5. Let cool a bit before serving, sprinkle fresh pepper, squeeze of lime,taste for salt and sprinkle remaining thyme on top.
I needed this recent trip to San Francisco for a number of reasons. A few I didn’t realize until I was home, back into my routine. It is a city of passion; of a good handful of crazies, but people are themselves. A man singing, full volume, while walking down the street. A number of open kitchens, inviting diners to watch chefs of all levels, articulate their craft. People playing musical instruments by the Embarcadero, eyes closed and internalizing the music they're creating. There seemed to be more ‘life’ happening than you see on a given day in a suburbia, and I loved it.
The intention was to make a quick trip, as Hugh had a engagement session to shoot, and the remaining free time was very food focused. Following a number of recommendations from Heidi, we were well fed. Hugh holds Anthony Bourdain in high regard, (it’s tough not to trust someone so frank),so we trekked a number of miles to his recommendation for Red Java Hut. I can get giddy about food destinations, and this was Hugh’s turn to be giddy. Can you tell how interested I was by the pictures below?He is a man of consistency, and regardless of the variety up there, I think he always settled on some form of pizza or cheeseburger the entire three days.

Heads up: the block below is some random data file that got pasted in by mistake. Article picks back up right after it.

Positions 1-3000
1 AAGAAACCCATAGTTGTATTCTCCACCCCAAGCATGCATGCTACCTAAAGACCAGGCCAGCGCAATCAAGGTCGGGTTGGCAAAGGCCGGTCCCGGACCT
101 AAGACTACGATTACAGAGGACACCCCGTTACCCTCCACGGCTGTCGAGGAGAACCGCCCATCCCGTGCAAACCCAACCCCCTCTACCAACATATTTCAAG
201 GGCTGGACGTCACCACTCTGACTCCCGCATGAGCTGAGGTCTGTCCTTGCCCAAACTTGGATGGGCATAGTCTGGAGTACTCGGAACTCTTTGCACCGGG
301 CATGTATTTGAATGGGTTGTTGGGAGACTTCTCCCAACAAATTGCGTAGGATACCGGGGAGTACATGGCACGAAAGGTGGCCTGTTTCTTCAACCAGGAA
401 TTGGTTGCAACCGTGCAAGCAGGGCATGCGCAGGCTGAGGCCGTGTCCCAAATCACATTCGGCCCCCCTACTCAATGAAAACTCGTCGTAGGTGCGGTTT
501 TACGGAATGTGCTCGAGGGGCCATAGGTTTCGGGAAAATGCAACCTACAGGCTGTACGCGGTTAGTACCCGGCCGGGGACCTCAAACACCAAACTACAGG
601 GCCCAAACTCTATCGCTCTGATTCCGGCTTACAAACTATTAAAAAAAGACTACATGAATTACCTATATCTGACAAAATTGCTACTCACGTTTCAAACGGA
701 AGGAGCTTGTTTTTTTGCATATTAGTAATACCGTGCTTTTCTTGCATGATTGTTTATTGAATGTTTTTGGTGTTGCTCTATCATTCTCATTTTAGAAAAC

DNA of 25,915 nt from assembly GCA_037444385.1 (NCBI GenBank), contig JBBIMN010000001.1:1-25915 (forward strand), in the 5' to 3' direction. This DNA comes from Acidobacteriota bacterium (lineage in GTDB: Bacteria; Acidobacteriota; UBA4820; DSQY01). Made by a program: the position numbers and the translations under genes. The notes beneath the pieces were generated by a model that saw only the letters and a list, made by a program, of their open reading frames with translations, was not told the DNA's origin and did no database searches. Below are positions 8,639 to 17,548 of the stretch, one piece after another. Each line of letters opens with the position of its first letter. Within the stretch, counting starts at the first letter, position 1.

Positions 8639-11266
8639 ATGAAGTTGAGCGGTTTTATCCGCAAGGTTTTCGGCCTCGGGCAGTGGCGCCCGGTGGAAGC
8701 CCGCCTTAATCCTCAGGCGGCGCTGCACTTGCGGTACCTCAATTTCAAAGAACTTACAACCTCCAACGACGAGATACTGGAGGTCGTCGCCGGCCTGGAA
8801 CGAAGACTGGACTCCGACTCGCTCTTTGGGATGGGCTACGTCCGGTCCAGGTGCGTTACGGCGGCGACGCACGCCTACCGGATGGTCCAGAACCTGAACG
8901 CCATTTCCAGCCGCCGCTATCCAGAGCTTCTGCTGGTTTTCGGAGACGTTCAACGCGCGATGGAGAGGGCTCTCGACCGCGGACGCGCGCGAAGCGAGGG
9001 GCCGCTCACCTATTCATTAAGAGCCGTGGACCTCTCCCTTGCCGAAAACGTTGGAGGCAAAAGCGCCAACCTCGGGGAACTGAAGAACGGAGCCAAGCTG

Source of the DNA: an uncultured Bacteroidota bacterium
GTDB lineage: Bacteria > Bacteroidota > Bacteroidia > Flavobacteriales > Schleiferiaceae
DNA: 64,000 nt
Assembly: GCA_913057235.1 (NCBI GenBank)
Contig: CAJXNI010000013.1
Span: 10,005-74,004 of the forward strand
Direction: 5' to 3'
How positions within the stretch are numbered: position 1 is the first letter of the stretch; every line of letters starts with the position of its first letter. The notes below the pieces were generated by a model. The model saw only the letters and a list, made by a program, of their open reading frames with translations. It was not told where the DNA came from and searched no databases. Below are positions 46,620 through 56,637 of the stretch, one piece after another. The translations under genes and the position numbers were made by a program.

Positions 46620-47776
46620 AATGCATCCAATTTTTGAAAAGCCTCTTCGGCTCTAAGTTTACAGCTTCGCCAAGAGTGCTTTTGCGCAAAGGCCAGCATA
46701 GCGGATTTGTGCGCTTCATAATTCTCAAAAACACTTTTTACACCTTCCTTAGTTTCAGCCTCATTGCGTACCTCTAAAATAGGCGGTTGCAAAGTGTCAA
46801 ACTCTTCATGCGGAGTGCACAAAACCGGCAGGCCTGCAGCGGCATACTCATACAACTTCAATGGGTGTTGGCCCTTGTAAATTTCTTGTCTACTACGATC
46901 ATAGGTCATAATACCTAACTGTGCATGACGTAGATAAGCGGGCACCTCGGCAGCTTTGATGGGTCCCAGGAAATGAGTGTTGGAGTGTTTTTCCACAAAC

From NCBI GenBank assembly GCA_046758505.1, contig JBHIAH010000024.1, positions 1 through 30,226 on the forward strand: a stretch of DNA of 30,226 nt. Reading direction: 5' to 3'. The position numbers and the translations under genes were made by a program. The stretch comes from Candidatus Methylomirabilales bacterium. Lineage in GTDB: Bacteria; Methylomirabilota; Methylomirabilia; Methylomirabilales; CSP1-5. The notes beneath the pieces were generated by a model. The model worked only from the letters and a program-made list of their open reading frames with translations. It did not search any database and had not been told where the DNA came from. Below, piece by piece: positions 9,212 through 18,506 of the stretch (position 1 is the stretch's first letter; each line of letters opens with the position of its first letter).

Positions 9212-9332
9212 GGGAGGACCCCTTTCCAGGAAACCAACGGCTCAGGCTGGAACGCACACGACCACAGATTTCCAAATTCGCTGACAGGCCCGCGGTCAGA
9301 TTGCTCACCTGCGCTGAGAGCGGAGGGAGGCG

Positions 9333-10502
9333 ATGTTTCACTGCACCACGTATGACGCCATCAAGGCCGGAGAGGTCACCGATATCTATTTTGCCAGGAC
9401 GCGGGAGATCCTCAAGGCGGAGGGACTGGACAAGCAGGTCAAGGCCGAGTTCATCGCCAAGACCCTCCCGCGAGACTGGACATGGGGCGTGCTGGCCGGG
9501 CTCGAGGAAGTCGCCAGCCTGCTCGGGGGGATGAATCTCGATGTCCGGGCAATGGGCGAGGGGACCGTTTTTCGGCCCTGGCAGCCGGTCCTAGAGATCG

As I mentioned, the passion truly comes through in the food. Perfect cappuccinos, some of the richest ice cream I’ve tasted (thank you for your spot on description, Tea!), and certainly an affinity for seasonal and local ingredients. I looked up about two dozen menus, and I think ‘sand dabs’ were on every single one. There is a food culture in San Francisco that even those not intrigued by gastronomy, can respect. I had no idea there was a sand dab season. Thank you, San Francisco.
I'm a bit under the weather. While most people usually lose their appetite when they're sick, I can always seem to find mine. I fought through the desire for cookies alone, and decided something with a more impressive nutritional profile would make a better lunch for my wellness. I am also impressed that Hugh will eat tofu without hesitation. You can't say that about too many 6'5 men. Reason #987,543,222 why I adore him.
Curdled beans. Coagulated soymilk. Tofu is not exactly the beauty queen of vegetarian protien sources, but her possibilities are endless. It's skin deep, my friends. I've eaten my fair share of tofu, but have never crusted it as follows, so this was a learning experience. If you cover a bland bean cake with all of these flavors and give it a crunchy crust, this fall-ish salad will suprise you. Farmers markets are brimming with greens, so shop well and even the lettuce will contribute to the flavor here.